To some degree, working in the creative industry goes against the traditional African route of becoming a banker, lawyer or doctor. How did you cope going down an “unconventional” path?

Danai: Careers in the creative industries, especially in African communities, tend not be held with the same high regard as conventional jobs; even more so when you are starting from the bottom. At first, my parents were a bit weary – but now they are my biggest supporters. All they want is the best for me. But I had to prove that I was serious. I had to cut certain lifestyle habits and people out of my life and replace it with sources of inspirations. I follow inspirational pages on social media, I follow and engage with individuals who are succeeding in their chosen path and even paths unrelated to what I am doing.

I am incredibly blessed as my family are my biggest support network. My middle sister Vimbai is always giving me money when I’m struggling and my big sister Taponeswa is my champion. She essentially laid the foundation for me to follow. I’m motivated by her accomplishments and her position at Sony Music – she pushes me all the time. My parents haven’t stressed me out by pushing me down a path that I’m not interested in.

_mg_2597How did you form your business relationship with Dj Neptizzle?

Danai: During university, I used to run club nights with my two friends (Nana Agyei and Akosua Acheampong) The aim was to fuse African music and other mainstream popular music together. My friend, and business partner at the time said her Vietnamese friend could play plays Afrobeats. My first thought was ‘’Yeah, right!’. But when I heard him play he shut down the party with an amazing set… then our friendship built from there.

As Neptizzle grew popular, I gained more experience in PR/marketing in the music industry. Neptizzle traveled to Vietnam, and he asked if I could help manage his bookings while he was away. I agreed, and I shortly realised this could potentially turn into something viable for the both of us. I could see gaps, and I knew I could grow his profile even more. He is such a dope DJ, so he makes my job a whole lot easier. {Laughs}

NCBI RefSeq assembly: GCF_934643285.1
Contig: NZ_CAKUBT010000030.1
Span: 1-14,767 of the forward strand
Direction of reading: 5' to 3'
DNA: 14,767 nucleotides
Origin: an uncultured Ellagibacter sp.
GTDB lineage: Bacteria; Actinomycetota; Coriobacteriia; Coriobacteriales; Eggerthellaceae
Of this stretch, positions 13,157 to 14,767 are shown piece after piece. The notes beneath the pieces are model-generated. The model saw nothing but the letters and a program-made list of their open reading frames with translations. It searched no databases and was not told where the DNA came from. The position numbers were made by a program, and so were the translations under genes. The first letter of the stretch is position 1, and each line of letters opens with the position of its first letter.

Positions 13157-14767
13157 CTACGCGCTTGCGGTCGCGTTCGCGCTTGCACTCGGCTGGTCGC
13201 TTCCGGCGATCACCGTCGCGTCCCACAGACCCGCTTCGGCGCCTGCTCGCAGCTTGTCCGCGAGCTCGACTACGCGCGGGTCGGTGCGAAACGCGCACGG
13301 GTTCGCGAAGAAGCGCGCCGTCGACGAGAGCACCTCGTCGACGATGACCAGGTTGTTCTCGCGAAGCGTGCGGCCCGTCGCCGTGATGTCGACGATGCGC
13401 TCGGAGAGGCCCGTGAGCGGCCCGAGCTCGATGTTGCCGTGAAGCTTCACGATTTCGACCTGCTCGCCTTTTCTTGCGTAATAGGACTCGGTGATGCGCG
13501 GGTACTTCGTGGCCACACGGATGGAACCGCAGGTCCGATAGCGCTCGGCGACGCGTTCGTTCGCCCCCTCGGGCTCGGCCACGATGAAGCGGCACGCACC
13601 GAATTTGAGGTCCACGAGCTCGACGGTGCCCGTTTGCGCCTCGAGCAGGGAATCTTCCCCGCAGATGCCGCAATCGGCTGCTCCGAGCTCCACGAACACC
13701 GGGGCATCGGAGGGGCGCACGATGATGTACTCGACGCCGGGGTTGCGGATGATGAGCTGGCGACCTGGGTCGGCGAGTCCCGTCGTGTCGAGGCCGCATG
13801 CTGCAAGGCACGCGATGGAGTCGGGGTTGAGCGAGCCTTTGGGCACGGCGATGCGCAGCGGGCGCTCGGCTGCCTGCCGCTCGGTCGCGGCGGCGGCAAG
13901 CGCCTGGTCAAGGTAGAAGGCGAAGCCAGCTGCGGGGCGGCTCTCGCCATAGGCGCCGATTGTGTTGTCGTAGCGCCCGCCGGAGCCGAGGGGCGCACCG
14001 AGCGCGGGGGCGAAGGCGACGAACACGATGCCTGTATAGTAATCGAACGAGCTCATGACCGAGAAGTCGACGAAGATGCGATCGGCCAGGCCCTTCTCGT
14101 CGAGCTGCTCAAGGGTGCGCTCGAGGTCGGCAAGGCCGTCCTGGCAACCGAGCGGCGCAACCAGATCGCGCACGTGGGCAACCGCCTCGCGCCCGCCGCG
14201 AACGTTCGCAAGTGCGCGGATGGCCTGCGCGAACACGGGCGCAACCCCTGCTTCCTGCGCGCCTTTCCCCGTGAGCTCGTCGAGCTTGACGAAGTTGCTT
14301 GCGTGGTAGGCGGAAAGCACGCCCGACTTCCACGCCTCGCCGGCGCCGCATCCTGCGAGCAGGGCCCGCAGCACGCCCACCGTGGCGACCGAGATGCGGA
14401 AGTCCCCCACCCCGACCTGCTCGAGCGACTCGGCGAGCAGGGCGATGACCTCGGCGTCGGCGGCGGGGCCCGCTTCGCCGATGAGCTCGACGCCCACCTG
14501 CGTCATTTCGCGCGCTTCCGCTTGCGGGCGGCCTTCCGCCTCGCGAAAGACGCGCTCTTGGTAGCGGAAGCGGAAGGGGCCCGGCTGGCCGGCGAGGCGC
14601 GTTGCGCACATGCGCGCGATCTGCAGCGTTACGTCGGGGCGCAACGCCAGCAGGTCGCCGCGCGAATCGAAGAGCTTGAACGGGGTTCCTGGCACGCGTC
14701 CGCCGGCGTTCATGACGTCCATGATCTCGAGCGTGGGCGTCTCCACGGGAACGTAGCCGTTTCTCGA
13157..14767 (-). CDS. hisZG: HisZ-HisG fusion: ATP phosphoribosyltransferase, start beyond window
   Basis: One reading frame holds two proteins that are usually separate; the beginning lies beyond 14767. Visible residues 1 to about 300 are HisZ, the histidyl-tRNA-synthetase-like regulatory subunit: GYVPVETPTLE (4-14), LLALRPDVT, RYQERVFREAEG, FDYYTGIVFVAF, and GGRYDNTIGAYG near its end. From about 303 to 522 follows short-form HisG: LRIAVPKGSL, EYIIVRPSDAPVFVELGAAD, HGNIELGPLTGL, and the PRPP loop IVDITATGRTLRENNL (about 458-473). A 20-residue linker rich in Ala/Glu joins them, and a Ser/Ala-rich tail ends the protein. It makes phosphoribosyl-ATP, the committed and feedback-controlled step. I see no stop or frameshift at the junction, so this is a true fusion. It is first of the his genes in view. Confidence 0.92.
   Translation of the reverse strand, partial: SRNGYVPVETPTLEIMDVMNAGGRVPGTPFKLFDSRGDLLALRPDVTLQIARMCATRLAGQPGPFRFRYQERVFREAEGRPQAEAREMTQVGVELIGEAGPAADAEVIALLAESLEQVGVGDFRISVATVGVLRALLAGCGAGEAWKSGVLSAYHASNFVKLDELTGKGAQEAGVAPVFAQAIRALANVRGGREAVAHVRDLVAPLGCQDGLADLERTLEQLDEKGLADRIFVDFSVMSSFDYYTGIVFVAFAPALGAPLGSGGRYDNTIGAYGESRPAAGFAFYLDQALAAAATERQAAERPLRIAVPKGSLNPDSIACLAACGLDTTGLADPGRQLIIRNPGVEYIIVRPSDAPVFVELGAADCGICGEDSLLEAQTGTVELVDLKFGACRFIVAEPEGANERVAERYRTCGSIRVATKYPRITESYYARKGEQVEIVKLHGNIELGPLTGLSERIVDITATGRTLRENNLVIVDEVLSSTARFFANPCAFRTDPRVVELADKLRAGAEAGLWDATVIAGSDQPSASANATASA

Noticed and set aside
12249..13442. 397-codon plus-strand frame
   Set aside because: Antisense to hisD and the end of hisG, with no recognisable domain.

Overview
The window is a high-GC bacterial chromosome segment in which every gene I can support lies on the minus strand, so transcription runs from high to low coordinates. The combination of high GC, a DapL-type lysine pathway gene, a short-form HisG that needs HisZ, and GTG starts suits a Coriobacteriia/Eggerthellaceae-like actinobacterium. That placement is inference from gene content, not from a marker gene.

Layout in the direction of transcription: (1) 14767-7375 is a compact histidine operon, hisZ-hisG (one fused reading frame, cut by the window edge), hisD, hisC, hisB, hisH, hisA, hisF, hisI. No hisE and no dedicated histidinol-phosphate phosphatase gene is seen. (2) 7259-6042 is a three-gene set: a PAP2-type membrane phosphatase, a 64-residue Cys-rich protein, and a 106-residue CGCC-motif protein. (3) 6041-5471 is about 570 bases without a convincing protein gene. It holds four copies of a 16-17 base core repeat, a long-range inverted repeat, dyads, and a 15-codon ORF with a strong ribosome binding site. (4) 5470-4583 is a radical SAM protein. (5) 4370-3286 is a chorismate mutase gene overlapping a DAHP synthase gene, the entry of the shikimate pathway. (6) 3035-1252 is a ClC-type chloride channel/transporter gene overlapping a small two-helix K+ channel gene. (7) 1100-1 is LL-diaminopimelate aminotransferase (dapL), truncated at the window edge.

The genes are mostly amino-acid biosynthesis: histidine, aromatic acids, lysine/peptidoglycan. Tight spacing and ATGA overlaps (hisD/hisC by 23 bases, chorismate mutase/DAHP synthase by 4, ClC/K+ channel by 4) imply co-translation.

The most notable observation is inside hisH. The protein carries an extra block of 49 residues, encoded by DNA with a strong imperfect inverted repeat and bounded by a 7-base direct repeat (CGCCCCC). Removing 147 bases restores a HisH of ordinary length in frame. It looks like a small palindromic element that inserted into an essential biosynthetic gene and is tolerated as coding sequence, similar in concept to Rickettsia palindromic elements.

Working for Google, the MOBOs, and multiple international print magazines enhanced Danai’s skills to grow people and brands. Within the last three years, she has propelled Dj Nepitizzle from the local London Afrobeats’ scene to the international circuit, playing in various countries in Europe and Africa. He has been featured in mainstream outlets such as the Guardian, SBTV, and the Voice. He is supported by the global brand Adidas, and not to forget he has a new weekly show on RinseFm.  

So managing was not part of the business plan?

Danai: I never started with a business plan; I never went to a business school. My background in PR and my natural ability to grow brands is something I was just passionate about.

In the beginning, a lot of people assumed I was just following a DJ around and it rattled me to my core {Laughs}. I struggled with self-confidence, and I almost quit at one point, but it was my friends and family that kept pushing me. I continue to find ways to develop my skills, and I just had to cut out the negative talk and believe in myself and trust in God.